Butterfly: Wingspan: 1 to 1 1/4 inches (2.5-3.2 cm). Light gray with black and white line across both wings. The hindwing has a red-capped black spot and blue scaling above the tails. Upper surfaces are gray with a red-capped black spot above the tail. Top of head and tip of antennae are orange. Male abdomen is orange; female abdomen is gray. Females tend to be larger.
ID Tip: True gray—not gray-brown. The color is important.
Egg: Light green, laid singly; often on or near flower buds of host.
Caterpillar: Although generally some shade of green, color varies according to host plant hue.
Chrysalis: Dark brown. The over-wintering stage.
Gray Hairstreaks are the most commonly encountered hairstreaks in Alabama and will eventually be documented in every county in the state. In fact, Gray Hairstreaks are so widespread that it is easy to become complacent about their striking beauty. The crisp clear gray of this butterfly sparkles!
Gray Hairstreaks are consummate habitat generalists, requiring little more than plants and sunlight. Their caterpillars have adapted to eat from more than 30 plant families, although legumes and mallows are most frequently chosen. As common and widespread as these butterflies are, they are seldom seen in large numbers. Most field trip lists record one or two.
A dot on the county map indicates that there is at least one documented record of the species within that county. In some cases, a species may be common throughout the county, in others it may be found in only a specific habitat. The High Count information shows the highest numbers recorded for this species as well as when and where they occurred.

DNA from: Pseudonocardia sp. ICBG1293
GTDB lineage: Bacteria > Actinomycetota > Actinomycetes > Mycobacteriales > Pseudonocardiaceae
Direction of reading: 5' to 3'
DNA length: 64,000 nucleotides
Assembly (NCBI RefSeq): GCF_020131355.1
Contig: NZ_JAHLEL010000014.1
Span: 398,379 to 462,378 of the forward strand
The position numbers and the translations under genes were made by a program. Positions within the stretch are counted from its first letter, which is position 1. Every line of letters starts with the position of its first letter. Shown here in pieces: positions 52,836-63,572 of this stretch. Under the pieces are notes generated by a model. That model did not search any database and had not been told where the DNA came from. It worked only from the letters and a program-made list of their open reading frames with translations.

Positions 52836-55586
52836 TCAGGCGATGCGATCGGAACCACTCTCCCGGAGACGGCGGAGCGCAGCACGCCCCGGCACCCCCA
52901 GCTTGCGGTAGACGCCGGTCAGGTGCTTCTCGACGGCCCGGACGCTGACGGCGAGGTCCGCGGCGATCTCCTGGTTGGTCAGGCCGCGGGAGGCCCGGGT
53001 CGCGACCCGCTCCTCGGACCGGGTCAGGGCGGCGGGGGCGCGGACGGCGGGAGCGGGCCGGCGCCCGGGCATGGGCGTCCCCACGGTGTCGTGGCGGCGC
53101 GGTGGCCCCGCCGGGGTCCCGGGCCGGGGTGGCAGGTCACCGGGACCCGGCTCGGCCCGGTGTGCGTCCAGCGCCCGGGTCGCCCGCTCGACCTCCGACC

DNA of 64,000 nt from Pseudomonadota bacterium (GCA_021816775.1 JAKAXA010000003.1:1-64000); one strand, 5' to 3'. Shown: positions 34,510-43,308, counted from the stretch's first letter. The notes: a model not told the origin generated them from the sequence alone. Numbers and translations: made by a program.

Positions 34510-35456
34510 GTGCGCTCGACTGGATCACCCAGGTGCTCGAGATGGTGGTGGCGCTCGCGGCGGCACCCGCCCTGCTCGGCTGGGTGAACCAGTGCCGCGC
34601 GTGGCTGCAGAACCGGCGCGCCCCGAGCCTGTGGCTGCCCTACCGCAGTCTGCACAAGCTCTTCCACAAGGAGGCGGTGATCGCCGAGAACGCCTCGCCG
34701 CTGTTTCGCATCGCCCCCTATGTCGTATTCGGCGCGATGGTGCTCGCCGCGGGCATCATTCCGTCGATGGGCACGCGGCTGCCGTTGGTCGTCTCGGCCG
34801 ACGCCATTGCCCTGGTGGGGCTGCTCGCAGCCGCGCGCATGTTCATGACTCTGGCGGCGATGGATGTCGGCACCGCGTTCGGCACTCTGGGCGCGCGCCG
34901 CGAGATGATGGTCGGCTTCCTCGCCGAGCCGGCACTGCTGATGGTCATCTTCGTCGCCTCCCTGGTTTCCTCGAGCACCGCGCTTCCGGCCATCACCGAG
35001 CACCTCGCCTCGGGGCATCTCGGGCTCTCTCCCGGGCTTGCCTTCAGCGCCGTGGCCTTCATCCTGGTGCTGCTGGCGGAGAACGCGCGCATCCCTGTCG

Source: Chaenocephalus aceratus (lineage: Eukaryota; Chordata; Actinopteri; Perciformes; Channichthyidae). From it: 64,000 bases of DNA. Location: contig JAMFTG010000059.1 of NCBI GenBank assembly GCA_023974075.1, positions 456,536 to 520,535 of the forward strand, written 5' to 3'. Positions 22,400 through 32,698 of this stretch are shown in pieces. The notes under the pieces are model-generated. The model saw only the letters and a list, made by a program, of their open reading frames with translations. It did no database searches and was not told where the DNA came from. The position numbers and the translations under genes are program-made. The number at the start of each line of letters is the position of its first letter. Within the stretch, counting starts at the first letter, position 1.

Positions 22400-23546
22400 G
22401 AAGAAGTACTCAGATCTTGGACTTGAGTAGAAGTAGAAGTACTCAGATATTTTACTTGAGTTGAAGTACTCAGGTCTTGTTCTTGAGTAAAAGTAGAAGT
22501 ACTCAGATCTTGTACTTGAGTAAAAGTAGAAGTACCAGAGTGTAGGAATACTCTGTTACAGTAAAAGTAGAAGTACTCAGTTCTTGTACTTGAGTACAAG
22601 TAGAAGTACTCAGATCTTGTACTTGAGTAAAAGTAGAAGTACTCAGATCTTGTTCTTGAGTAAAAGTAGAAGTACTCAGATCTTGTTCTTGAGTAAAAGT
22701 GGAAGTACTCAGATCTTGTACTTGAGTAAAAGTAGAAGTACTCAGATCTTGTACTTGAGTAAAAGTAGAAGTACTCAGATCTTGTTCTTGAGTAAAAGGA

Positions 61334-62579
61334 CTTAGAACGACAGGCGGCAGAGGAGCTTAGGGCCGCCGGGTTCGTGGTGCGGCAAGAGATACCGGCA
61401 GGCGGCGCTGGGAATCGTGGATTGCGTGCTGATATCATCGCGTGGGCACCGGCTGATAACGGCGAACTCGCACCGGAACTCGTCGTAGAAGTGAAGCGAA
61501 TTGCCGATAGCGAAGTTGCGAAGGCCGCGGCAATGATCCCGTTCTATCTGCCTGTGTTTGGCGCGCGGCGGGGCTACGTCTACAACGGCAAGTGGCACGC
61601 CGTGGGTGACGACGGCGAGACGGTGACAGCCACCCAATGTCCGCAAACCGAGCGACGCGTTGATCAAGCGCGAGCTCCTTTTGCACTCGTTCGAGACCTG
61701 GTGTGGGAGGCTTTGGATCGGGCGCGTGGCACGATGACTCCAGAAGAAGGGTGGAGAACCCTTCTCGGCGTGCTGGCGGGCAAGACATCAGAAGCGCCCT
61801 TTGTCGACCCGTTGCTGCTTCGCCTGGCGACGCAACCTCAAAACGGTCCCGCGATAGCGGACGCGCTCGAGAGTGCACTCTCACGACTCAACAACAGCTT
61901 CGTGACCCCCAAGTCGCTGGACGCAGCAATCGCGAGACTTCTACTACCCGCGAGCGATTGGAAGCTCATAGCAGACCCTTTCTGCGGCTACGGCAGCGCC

The sightings bar graphs depict the timing of flight(s) within each of three geographic regions. Place your cursor on a bar within the graph to see the number of individuals recorded during that period.
The abundance calendar displays the total number of individuals recorded within each week of the month. Both the graphs and the calendar are on based data collection that began in 2000.
The records analyzed here are only a beginning. As more data is collected, these maps and graphs will paint a more accurate picture of distribution and abundance in Alabama. Submit your sightings to email@example.com.
Sightings in the following counties: Autauga, Baldwin, Barbour, Bibb, Bullock, Butler, Chambers , Cherokee, Chilton, Clay, Cleburne, Coffee, Colbert, Coosa, Covington, Crenshaw, Cullman, Dallas, DeKalb, Elmore, Escambia, Etowah, Fayette, Franklin, Hale, Henry, Jackson, Jefferson, Lamar, Lawrence, Lee, Lowndes, Macon, Madison, Marengo, Marion, Marshall, Mobile, Montgomery, Morgan, Perry, Pickens, Pickens , Pike, Randolph, Shelby, St. Clair, Sumter, Tallapoosa, Tuscaloosa, Walker, Wilcox, Winston
View county names by moving the mouse over a county or view a map with county names
Food plants represent more than 30 plant families, but the Pea family (Fabaceae) may be most common.
These plants have been verified in Alabama: Common Partridge Pea (Chamaecrista fasciculata), Hogwort/Wooly Croton (Croton capitatus), White Clover (Trifolium reptans), Okra (Abelmoschus esculentus), Downy Milk Pea (Galactia volubilis), Curly Dock (Rumex crispus).
For more information about the documented host plants and/or nectar plants, please visit the Alabama Plant Atlas using the following links:
Gray Hairstreaks are among the butterflies that benefit from including Partridge Pea (Chamaecrista fasciculata) in the landscape. They nectar from a variety of small flowers including milkweeds (Asclepias spp.), mountain mints (Pycnanthem spp.) and goldenrods (Solidago spp.), all wonderful landscape plants that benefit many butterfly species.